The one fear I had was that my sister wouldn’t be there. I’m not a huge fan of of her being so far away but I know she’s loving her new surroundings and that makes me happy. But having Ryan be a part of this experience was something that was very important to me. We made a plan early on that once I knew it was go-time (for real), she’d get on a plane and bust-it back to Cleveland. The day before Avery was born, my contractions started around midnight, then became more consistent around 2 a.m. I made sure to contact Ryan early.
A lot of people ask what contractions feel like and I’d say really bad period cramps – like 100x worse. Thankfully our bodies can handle those. At first, they weren’t so bad. I had time to pack, shower, put a full-face makeup on, do my hair and get ready to go. My plan was to wait as long as possible before heading to the hospital. This is where having family support and a doula was helpful. I knew I had to wait and they kept me calm. We had good conversation, they helped me breathe through the contractions and I even tried to eat. That turned out to be an epic fail as it all came back up. This is real, people. I knew I had to wait till Ryan arrived (which is about a 4 hour trip, airport to airport) so I just kept working through the contractions. Just days before going into labor, I was reading a chapter out of ‘Natural Childbirth the Bradley Way’ and they mention just when you think you are ready to go to the hospital, you’re not ready and continue laboring a little bit longer. (This book is an enlightening and educating read and I totally suggest it.) There was a point after laboring at home four hours, just before Ryan arrived, that I asked Adam how I’d make it to the car. I laugh in my own face thinking my contractions were that bad then. No matter what, I had to reach a point where I knew I’d be ready to go to the hospital and that was as soon as Ryan arrived.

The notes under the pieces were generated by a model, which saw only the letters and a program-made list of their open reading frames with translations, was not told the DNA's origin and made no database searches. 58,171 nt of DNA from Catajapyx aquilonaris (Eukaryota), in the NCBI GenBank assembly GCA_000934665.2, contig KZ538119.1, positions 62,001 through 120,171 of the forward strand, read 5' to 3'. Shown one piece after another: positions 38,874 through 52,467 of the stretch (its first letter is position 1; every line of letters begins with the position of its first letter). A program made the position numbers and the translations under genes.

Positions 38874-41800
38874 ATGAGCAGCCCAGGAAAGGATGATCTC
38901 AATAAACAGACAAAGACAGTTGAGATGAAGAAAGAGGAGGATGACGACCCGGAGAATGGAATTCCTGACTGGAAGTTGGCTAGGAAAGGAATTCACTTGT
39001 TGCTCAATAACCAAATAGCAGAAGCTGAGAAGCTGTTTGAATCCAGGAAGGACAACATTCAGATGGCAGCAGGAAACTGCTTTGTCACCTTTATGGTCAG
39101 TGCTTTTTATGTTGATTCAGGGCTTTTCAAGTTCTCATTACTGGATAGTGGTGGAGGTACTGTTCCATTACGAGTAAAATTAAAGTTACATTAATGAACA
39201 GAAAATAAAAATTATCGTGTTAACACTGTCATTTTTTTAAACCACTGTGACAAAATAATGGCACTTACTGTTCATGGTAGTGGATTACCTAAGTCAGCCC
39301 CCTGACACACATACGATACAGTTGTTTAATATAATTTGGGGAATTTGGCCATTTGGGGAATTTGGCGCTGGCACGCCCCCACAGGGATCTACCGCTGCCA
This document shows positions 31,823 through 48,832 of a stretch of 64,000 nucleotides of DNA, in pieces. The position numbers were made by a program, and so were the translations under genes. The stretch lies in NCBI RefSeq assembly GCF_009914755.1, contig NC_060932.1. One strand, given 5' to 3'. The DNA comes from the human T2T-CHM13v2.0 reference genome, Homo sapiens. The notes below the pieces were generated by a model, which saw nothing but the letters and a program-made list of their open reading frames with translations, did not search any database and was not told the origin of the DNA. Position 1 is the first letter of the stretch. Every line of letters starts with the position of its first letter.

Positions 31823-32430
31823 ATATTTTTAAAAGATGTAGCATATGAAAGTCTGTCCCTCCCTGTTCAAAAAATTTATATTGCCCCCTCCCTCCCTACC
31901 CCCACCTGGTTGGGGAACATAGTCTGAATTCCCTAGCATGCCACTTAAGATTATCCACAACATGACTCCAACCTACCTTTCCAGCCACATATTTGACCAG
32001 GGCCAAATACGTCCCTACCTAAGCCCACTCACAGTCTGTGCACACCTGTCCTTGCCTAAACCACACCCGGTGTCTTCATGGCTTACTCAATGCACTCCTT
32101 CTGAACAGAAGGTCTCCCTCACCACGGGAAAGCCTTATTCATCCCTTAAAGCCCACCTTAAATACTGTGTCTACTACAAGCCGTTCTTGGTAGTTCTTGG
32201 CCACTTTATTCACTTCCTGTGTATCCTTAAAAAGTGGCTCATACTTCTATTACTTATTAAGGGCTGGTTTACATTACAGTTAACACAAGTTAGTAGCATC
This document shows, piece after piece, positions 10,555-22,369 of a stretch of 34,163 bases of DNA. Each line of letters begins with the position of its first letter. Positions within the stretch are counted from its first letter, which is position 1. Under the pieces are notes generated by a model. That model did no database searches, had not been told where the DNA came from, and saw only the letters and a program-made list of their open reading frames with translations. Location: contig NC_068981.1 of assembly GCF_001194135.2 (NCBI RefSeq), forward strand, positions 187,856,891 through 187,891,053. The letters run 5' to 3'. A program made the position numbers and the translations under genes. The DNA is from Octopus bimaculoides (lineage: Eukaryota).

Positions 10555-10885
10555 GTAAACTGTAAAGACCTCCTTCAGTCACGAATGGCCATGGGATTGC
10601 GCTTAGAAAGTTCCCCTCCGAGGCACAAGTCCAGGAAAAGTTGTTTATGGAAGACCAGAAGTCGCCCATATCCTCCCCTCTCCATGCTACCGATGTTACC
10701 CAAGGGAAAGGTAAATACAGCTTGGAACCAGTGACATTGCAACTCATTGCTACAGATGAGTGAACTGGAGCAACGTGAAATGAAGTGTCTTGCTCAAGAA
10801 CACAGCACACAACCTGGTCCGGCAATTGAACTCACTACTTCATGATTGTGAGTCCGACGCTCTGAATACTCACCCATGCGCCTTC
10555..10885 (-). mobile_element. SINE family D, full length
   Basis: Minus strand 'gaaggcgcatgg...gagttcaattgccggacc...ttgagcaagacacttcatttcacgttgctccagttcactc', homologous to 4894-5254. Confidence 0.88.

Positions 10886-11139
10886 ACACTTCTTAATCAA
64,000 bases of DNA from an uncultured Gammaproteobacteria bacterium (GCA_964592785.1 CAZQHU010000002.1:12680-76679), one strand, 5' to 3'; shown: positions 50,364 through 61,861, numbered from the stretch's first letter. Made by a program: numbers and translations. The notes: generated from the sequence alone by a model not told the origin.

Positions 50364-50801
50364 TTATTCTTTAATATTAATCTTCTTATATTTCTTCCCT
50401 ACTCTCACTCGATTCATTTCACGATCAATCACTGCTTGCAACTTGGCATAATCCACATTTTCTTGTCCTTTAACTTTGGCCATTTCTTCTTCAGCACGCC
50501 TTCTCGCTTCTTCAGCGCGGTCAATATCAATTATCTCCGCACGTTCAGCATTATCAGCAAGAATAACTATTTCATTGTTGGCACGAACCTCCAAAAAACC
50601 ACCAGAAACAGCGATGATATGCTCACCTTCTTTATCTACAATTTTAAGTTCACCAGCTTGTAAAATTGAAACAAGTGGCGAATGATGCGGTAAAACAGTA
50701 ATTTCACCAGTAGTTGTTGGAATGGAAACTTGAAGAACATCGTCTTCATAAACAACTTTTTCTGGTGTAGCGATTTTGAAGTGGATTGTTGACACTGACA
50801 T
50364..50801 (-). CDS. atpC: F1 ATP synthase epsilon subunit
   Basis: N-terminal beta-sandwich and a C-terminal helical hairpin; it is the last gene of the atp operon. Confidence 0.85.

I safely made the car ride to the hospital with no issues. After arriving, Ryan and I made our way upstairs and even though I called the nurses before arriving, they weren’t ready. Even so, they made me feel at home fast. When the nurses checked me out, I was 8 cm dilated (not too bad if I do say so myself). Things did slow down a bit and even though I was fully dilated two hours later, my water hadn’t broken. I pushed but didn’t have that urge to. Truth: I was very calm and pleasant to be around during my entire labor and delivery. The last thing I wanted was to be mean to everyone, especially my husband. No way did I want to be mean to the man who gave me such a precious gift, no matter how hard this experience was. I wanted love to carry me through and it did. A couple times I was praying to God and He gave me the strength to fight a little harder. I had been having contractions without the urge to push for five hours. I was safe and healthy and the baby was too so the doctors were supporting my decision to have my water break naturally. I was so tired at one point, I considered having them break my water but I waited. Finally, I was sitting on the toilet, and my water broke (kind of like a ‘whoosh’). Adam kept me calm and encouraged me throughout. I had a second wind, which I totally needed. My only thought was: ‘yay! Baby Roy is making her way into the world.’